Tuesday I continued with the can’t-put-it-down sleazefest that is Jerry Oppenheimer’s RFK Jr. – Robert F. Kennedy Jr. and The Dark Side of The Dream. Sometimes your first impressions of a book are wrong, but – at least so far – Oppenheimer has thrown me very few curve balls. The first few pages a tabloid-like wallow in the mud and I haven’t been disappointed.
The chapters that I read Tuesday (9 through 25) take Jr from his first prep school (Millbrook) all of the way to the 2000s when he has become an avid environmentalist. The timeline of the book has been a great surprise to me. It takes Oppenheimer about 140 pages to get Jr out of high school and another hundred pages (to page 238) to get him married for the first time. After the marriage, Oppenheimer picks up the pace quite a bit in the last 25 pages that I finished.
There is a lot to tell from Jr’s salad days. He attended three different high schools before finally graduating from a pricey, alternative school (Palfrey) with minimal standards. Despite a dismal high school record, Jr got an acceptance from Harvard. Oppenheimer writes that rumor has it that Jr’s admissions “essay” for Harvard consisted of nothing more than writing his name.
Drugs, Marriage, and Saving the Earth
Along the way, Jr chases a lot of women, has some adventures on the road, and becomes deeply enmeshed in drugs. By the end of Chapter 24, Jr has been arrested for heroin possession and has been through treatment. So far, Oppenheimer has offered few details of Jr’s new, clean-and-sober life.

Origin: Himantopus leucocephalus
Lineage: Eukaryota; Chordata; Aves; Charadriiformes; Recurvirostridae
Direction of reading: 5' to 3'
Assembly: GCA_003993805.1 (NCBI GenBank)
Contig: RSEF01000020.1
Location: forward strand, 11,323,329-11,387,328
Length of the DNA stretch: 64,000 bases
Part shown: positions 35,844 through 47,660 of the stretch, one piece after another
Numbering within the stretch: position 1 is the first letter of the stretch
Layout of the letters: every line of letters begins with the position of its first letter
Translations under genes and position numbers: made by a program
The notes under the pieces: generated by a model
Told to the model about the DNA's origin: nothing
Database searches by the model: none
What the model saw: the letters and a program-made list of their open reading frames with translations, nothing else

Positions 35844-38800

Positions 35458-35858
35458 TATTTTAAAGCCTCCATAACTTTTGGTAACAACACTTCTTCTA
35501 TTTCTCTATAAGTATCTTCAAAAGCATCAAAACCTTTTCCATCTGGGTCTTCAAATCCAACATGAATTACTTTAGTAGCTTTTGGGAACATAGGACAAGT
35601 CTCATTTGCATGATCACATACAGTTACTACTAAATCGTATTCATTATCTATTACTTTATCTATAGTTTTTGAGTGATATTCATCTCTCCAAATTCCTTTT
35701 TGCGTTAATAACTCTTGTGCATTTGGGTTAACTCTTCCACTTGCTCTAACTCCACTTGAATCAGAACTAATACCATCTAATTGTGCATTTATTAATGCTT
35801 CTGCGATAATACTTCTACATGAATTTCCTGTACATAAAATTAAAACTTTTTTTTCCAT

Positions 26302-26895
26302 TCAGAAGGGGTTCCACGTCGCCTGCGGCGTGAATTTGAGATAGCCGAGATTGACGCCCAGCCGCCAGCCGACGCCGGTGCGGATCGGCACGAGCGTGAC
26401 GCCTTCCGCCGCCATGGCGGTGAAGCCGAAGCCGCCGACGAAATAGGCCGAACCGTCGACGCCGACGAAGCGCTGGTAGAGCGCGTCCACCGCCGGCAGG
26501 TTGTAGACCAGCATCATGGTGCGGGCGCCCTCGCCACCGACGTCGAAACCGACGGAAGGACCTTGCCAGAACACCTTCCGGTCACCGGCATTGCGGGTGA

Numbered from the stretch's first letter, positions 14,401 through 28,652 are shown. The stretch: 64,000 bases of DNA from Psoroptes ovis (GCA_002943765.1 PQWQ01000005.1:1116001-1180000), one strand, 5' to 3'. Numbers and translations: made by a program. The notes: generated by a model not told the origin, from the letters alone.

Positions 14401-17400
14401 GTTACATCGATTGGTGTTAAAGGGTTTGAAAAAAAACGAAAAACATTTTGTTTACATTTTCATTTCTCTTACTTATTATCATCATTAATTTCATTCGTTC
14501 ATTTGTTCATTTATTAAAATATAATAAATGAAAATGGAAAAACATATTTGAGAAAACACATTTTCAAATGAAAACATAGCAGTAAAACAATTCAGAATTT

Most curious is Jr’s first marriage to Emily Black. Also curious is Oppenheimer’s discussion of the marriage. Before meeting Emily, Jr had been involved with many glamorous, jet-set women. Black was a quiet, smart classmate of his at the University of Virginia’s law school. She was a sharp contrast to the other women whom he’d dated and the reader wonders why he chose her. (Jr was sinking deeper into drugs; did he want someone on whom he could lean?).
Oppenheimer doesn’t even speculate on Jr’s motives. What he does do is recount in excruciating detail Jr & Emily’s 1982 wedding (on pages 216 – 238). The reader wishes that Oppenheimer had cut this material by half, if not two-thirds.
By page 264, Jr has become a leading environmentalist. Oppenheimer makes much of Jr’s attempts to shoulder aside those who opposed his ideas. None of this material is shocking. People in non-profit organizations still angle for advantage and no one ever said that the Kennedys lack ambition.
Ethel as Cruella de Vil
As the story has progressed, Jr’s mother, Ethel, has gradually moved into the background. But she still remains the book’s central villain. One great anecdote is that Ethel was such an absentee mother that she didn’t even bother to call Jr on his birthday when he was a high school senior. Also, when Jr got married, Ethel attempted to cheat the restaurant that she chose for the rehearsal dinner. She paid the bill only after the restaurant filed a lawsuit and the suit ended up on the front pages. (So I must admit that I did enjoy some of Oppenheimer’s coverage of Jr’s wedding).
Summing Up – So Far
In RFK Jr., the Kennedy clan emerges – yet again – as a family that is strong and accomplished in public life but weak and grossly dysfunctional in private. Unsurprisingly, readers will be ambivalent about Jr. For all of Jr’s flaws, Oppenheimer’s account strongly suggests that anyone been raised by Ethel would end up carrying some major baggage into adulthood.
The book is still a page turner, but it definitely could have used some editing. So far, I’d give it 7.5/10